A couple of other artists with pieces in this area also delve into politics. Sandra Jean Ceas’s “Homeland Doors” explores religious conflict in Israel/Palestine with expertly done collages of enlargements of news photos. The collages are mounted on both sides of a pair of wall-hung doors; by flipping them, it’s possible to see both sides, but they won’t actually close together. Making a broader social comment about the pursuit of wealth is Sarah Rockett’s “Five Star Fixation.” The installation features a baby carriage painted gold and accented with rhinestones; hanging from the ceiling overhead are lighted globes on a gold chain that terminates in the carriage. Though the piece doesn’t specifically mention Trump, its ostentatiousness does match the over-the-top sensibility seen in his family photos.
The show finishes up in the north gallery, where some of the most intimate pieces are clustered. Among the standouts are two conceptual “paintings” by Rachael Delaney: precise copies of found children’s crayon drawings done in felt on canvas that are really charming. Also charming is “Anthony,” by Andrew Kuebeck, though his subject is more adult: a full-frontal depiction of a male nude done in laser-engraved felt. Looking positively sweet — and kitschy — are lighted boxes by Jessica Moore in which wooden cut-outs of silhouetted animals and trees are set in front of little paintings of the landscape. These Moore boxes are clearly tongue-in-cheek copies of Wild West-style wall plaques from the first half of the last century.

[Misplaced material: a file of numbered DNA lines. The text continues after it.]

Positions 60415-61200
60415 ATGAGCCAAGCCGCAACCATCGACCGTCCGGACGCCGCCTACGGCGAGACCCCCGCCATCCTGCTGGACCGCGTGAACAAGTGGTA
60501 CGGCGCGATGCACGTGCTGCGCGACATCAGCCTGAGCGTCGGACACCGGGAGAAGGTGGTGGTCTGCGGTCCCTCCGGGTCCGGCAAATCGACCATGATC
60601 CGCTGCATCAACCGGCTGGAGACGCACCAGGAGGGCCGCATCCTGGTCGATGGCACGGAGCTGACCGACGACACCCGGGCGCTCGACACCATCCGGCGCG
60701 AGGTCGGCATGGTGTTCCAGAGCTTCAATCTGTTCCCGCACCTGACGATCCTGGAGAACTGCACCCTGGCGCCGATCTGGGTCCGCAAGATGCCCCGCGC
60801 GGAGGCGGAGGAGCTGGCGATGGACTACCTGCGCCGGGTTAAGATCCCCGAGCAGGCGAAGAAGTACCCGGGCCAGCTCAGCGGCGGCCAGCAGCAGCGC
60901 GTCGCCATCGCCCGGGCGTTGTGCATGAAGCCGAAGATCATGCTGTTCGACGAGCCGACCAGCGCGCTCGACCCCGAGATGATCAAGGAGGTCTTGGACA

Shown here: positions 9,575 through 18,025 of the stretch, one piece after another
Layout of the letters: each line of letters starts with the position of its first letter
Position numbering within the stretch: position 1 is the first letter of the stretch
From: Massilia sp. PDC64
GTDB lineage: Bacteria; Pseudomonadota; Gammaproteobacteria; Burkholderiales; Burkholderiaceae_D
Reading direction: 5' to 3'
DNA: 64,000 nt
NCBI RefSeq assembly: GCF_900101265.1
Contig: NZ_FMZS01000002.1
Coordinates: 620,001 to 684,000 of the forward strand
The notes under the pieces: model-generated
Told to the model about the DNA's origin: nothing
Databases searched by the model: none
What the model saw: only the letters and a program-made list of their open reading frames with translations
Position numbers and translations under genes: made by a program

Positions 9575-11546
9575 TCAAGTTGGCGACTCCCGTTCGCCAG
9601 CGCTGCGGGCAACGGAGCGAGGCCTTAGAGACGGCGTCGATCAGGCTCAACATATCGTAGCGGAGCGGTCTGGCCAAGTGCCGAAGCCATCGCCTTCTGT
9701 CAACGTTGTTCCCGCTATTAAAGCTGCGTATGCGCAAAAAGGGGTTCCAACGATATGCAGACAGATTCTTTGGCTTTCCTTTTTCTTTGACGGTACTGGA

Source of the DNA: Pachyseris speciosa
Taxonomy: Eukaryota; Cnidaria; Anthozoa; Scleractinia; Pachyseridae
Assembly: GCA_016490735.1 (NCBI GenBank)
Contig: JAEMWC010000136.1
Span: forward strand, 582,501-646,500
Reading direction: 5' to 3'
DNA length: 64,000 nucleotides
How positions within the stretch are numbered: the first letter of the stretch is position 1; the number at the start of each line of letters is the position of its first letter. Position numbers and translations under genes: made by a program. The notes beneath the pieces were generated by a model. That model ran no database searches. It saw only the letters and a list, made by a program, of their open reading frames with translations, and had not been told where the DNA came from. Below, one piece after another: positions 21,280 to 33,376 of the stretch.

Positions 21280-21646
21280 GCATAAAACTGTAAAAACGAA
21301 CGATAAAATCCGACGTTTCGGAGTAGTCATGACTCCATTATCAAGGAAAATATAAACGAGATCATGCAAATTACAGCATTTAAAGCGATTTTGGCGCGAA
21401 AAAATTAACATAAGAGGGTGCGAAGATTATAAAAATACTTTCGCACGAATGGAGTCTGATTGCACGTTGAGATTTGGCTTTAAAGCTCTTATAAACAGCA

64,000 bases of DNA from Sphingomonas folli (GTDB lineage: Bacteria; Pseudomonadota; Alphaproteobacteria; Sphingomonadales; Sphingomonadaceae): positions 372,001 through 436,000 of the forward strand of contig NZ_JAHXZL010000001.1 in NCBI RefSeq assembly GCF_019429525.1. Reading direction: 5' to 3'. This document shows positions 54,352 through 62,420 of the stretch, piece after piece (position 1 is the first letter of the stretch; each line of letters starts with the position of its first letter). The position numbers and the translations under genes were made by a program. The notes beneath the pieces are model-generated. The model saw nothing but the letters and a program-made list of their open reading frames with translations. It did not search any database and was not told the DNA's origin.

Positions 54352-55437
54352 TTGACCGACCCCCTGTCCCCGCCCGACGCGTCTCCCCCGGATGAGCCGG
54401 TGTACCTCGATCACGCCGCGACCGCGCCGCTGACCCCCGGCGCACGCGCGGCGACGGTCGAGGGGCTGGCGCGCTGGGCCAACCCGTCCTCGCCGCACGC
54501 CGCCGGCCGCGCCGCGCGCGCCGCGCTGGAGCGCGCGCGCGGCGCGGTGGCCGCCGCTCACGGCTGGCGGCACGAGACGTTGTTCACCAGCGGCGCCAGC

As noted earlier, there’s an inherent difficulty in assembling an exhibit like Collective Nouns, because it has a subject — artists who teach at Metro — but no real theme to link the works together. I wasn’t surprised to see that Cullen had used her refined instinctual sense for installation to meet this challenge. By carefully placing the works and giving each artist a lot of space, she makes the whole exhibit look so smart that I nearly forgot to notice that Collective Nouns doesn’t make any conceptual sense. This feat is all the more remarkable considering that many thematically curated shows wind up having a shuffled-deck-of-cards quality. Collective Nouns could have, or even should have, a similar free-association feel, but it doesn’t.
Give this faculty show an A.
Collective Nouns, through Saturday, January 21, at MSUD Center for Visual Art, 965 Santa Fe Drive, 303-294-5207, msudenver.edu/cva.